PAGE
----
THE EAST EXPANSION OF INTERNATIONAL HOTEL CHAINS

Richard Moor - Jul 26, 2010
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The international hotel chains such as Swissotel, Marriot, Starwood Hotels and Accord are planning to expand to East European countries. Their major goal is Russian hospitality market. But is the East European tourism ready to compete?

 

The rapid development of East European countries is very attractive to the international hotel chains these days. They are starting to focus on this part of the world wanting to set up at least one hotel in Moscow, Prague, Budapest, St Petersburg and other East European cities.

Swissotel hotels in Moscow and Tallinn show better profits than average and as the spokeswoman for Swisshotel, Eva-Maria Lindner, says: "The success encourages the group to expand into the Eastern European market." The group is now building a new hotel in the Ukrainian capital, Kiev, because many international companies, who conduct business in chemical and mechanical engineering, have their seats there and the number of them is growing. The opening of the new hotel is planned for the middle of 2012.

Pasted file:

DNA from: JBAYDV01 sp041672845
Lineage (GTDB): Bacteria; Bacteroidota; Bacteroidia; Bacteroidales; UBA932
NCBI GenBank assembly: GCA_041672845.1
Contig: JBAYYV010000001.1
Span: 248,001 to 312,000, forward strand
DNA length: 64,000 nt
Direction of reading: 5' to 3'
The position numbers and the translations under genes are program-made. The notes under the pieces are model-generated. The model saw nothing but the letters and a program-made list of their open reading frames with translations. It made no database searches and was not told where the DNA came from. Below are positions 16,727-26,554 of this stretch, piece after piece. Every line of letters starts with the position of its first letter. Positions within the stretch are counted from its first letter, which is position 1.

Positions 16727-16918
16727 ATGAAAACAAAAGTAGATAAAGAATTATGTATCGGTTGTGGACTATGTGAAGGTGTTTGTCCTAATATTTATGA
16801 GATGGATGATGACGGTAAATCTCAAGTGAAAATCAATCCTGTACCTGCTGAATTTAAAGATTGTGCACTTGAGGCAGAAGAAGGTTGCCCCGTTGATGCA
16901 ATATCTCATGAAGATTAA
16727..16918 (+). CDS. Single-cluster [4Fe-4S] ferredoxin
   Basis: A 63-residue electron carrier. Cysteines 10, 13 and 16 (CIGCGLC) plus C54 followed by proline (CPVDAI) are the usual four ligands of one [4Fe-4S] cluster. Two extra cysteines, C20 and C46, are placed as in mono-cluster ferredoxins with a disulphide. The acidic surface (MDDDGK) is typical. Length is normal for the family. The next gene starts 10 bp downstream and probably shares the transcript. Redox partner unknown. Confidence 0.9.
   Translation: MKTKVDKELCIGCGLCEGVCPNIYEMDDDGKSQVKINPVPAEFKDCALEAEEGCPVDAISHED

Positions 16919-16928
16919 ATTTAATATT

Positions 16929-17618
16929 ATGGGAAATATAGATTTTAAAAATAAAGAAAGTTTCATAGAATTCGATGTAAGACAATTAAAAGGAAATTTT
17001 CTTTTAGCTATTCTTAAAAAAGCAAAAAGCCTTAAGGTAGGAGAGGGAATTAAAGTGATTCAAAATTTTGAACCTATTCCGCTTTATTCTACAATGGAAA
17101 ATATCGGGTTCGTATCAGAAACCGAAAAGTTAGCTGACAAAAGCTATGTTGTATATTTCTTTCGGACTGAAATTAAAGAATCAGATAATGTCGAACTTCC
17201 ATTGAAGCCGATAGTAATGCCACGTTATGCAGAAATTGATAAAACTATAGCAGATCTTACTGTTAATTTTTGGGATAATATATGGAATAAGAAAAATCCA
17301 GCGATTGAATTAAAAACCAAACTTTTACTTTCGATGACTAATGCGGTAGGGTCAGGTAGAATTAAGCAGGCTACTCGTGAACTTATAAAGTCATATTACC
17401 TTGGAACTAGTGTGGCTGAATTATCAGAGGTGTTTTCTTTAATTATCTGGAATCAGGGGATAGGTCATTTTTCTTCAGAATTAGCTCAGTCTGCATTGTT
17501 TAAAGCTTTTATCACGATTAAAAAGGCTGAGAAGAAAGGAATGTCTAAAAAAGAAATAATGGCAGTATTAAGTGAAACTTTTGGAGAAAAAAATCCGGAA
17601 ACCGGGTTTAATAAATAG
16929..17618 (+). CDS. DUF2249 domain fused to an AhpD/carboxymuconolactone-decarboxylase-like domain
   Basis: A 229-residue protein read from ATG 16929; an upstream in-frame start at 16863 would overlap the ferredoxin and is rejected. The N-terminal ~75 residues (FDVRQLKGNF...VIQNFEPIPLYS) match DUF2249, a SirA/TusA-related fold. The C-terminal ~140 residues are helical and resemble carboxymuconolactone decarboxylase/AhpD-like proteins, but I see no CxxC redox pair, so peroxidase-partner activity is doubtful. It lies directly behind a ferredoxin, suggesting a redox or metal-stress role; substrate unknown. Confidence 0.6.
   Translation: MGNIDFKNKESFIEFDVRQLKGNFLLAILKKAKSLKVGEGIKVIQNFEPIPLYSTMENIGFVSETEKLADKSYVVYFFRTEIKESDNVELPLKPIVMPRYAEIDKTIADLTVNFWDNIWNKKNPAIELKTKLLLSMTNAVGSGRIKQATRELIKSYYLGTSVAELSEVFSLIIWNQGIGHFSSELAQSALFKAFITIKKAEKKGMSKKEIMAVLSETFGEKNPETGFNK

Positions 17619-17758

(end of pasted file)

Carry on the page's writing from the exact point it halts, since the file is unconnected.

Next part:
The largest country of the former USSR has become the most quickly growing market place of Eastern Europe.  By 2015 the US hotel chain Marriott plans to double the number of beds in Europe from 40 000 to 80 000. The Eastern Europe will play a significant role in the plan. Marriott is opening a Renaissance-Hotel in Moscow in 2010. Starwood Hotels and Accord also plan their expansion to the east. Starwood hotels would like to build 100 more hotels focusing again on Eastern Europe. The same applies to Accord. However, the hotel chain already has 102 hotels in Eastern Europe, 60 of them in Poland.

However, is the Eastern European tourism ready to compete and win over the Western Europe? Urs Wagenseil, Professor at the Tourism Institute of the University in Luzern in Switzerland, does not think the Eastern European Tourism industry is ready to compete with the western European one. According to him the East European countries are not able to compete with Switzerland in tourism industry and services right now. But he also admits that they have big potential, however, need more time and enlightment to free themselves from the communist era habits. Their main problem si that people feel aversion to central leadership and tourism industry requires strategic key leadership.

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